a pair of shoes from my Klimt series, inspired by the portraits of Austrian society women meticulously depicted by Gustav Klimt (1862-1918). This particular creation draws inspiration from Klimt's portrait of Marie, painted in 1901. Marie, the wife of Hugo Henneberg, a scientist and graphic artist, is portrayed with a subdued colour palette, displaying a sense of simplicity compared to other works of the era.
The shoes mirror the intricate details of Marie's ornate dress, featuring elaborate ruffles cascading down the front. A speckled blue and white glaze captures the brushstrokes of these colours, resonating with the painting itself. The hues from the background find reflection on the toe and heel, providing a striking contrast to the highly detailed modelled and impressed patterns that adorn the toe and sides of the shoes. These elements harmoniously unite, paying homage to Marie's attire and the artistic vision behind it.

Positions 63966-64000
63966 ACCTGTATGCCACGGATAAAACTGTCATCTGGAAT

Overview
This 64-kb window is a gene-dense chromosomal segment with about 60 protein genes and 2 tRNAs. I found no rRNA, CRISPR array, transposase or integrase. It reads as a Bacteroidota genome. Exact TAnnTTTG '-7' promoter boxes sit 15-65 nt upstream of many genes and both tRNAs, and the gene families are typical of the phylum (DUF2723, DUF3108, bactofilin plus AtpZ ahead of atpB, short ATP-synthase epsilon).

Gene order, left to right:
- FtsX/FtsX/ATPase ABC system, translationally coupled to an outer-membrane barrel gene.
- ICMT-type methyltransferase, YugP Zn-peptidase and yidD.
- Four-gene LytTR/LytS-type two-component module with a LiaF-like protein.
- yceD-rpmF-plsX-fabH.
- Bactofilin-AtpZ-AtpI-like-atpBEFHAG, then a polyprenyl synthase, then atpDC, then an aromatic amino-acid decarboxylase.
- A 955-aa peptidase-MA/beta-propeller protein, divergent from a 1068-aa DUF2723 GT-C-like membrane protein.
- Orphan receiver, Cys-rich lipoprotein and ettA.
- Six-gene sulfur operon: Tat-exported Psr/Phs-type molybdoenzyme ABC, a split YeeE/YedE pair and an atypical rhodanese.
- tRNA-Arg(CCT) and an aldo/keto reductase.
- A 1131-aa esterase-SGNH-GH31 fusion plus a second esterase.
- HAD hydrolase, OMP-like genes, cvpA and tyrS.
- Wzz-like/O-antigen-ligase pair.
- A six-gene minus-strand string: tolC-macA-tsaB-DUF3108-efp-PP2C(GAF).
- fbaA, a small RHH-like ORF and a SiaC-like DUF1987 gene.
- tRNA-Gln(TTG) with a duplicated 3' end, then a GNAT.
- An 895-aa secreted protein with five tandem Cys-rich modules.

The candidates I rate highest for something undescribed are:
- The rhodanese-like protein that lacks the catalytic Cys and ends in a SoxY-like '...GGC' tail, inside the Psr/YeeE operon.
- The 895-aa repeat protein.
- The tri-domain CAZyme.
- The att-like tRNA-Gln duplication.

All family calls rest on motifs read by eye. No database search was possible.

The shape of the shoe finds its inspiration in the designs crafted by Pietro Yantorny (1874-1936), an esteemed Italian shoemaker renowned as the "most expensive shoemaker in the world." Yantorny exclusively created shoes for the wealthiest women, and it is his distinctive shoe shape that serves as the foundation for this creation.